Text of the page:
Raising The Level

Tourism levels may be low now, but bit by bit, visitors and business will return to Sri Lanka. Much like in the fable of the crow and the pitcher, a thoughtful approach, clever actions and perseverance may lead the way out of this drought.

Aesop’s fable about the crow and the water jar may suggest a way forward for tourism in Sri Lanka.

The goal of this article is not to talk about the short term, about issues of immediate financial difficulties, travel advisories, financial relief or low-season promotion strategies, important and urgent though these are. It is to look beyond and ask how this time can be used to develop the industry into a better version of its current self. In this regard, we collected opinions from several leading industry figures and asked them, where do the opportunities lie?

Johanne Jayaratne

Jayaratne held the position of Managing Director of the SLTPB until May, when he took on the role of Chairman of the SLTDA. Prior to joining the SLTPB, Jayaratne served as Executive Director of the Airport and Aviation Authority of Sri Lanka. He sees an opportunity to strengthen the systems in place to create a more solid footing for when visitors return

Illustration Johanne Jayaratne tourism recovery Sri LankaLong term, I want to make use of this time to strengthen three key areas.

First, I want to set up a complete automation of the SLDTA registration and certification process for stakeholders. There should be minimum physical intervention involved, other than the physical inspection of a premises. The current system is a little archaic and needs to be automated to expedite the process.  ICT will play a huge role in that process.

Second, to look at resorts in areas like Passikudah and bring them up to mark. We can assist them in improving their business models and infrastructure, etc.

Third is the enforcement area. It’s estimated that the informal sector accounts for around 65% in Sri Lanka – that’s a huge number. We want to bring them into the fold and get them registered. Now, with the government’s financial relief package, the informal sector has a definite incentive to be formalised. Bringing them into the fold means they have support to continue with their business operations and there’s a regulatory framework at play.

There will be no penalties for previously unregistered accommodations that come forward and want to register to take advantage of the incentives offered. Of course, bringing them into the fold will give the government an additional tax return, which will help offset some of the financial relief packages they’re putting in place; it’s a nice give and take.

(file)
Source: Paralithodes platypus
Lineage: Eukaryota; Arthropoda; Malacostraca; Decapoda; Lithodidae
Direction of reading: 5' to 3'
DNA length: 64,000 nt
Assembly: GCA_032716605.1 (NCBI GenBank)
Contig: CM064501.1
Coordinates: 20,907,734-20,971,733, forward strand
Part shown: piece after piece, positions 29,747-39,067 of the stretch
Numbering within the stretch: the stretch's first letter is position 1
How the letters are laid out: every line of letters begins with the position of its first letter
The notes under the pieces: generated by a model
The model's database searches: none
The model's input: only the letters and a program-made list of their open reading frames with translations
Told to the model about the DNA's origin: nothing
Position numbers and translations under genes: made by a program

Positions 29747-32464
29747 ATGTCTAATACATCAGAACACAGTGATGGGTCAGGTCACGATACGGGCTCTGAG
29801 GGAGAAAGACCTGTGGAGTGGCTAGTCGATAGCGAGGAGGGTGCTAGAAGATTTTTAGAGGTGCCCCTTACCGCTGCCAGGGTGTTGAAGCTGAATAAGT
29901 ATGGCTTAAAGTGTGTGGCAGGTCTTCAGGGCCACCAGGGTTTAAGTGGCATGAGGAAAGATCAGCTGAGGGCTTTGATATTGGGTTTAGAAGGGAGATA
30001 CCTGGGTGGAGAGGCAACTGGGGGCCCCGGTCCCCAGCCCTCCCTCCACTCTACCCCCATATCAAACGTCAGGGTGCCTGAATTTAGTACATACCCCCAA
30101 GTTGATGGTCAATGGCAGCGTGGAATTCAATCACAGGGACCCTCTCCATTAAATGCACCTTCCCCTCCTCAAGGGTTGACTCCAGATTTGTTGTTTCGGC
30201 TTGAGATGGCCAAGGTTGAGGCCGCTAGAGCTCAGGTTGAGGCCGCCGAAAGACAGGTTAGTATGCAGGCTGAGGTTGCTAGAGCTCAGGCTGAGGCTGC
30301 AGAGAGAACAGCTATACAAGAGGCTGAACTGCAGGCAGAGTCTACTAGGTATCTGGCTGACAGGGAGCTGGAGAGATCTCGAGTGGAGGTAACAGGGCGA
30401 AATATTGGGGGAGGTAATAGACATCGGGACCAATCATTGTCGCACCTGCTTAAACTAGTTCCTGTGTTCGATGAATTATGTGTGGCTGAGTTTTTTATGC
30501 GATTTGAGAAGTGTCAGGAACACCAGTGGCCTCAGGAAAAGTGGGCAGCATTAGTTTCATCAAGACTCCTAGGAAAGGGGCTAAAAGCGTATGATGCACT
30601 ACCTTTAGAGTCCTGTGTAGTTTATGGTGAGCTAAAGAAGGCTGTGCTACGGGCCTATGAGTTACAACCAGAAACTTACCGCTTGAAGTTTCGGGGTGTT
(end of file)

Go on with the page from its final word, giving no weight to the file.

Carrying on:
I really see an opportunity, a silver lining if you will. If we can put our house in order and put all these things in place, we can definitely offer a much more sophisticated product and service to guests coming to Sri Lanka in the future.

Speaking of, I’m really keen to move away from using the label of ‘tourist’ for visitors coming into the country. I want to replace it over the next couple of months and start talking about ‘guests’ rather than ‘tourists’ and numbers. Sri Lanka is known for its hospitality. When people come to Sri Lanka, they are guests of this large family; that’s what we need to promote. Changing the rhetoric will have a subtle impact on all the interactions in the industry.

 

Malik Fernando

Fernando is the Managing Director of Resplendent Ceylon and a founding force behind the new Sri Lanka Tourism Alliance. Dilmah Tea’s Relais & Chateaux luxury resort circuit in Sri Lanka includes Tea Trails, Cape Weligama and Wild Coast Tented Lodge.

Looking at the longer term, we want to take advantage of the outpouring of sympathy for Sri Lanka. There is a lot of support from overseas companies, not only in terms of security and advice, but also with positioning and marketing.

There has been frustration in the industry over a lack of proper promotion to attract high-end travellers. Going forward, if things get back on track, this frustration may still be there, and may even be exaggerated because higher end travellers could stay away longer.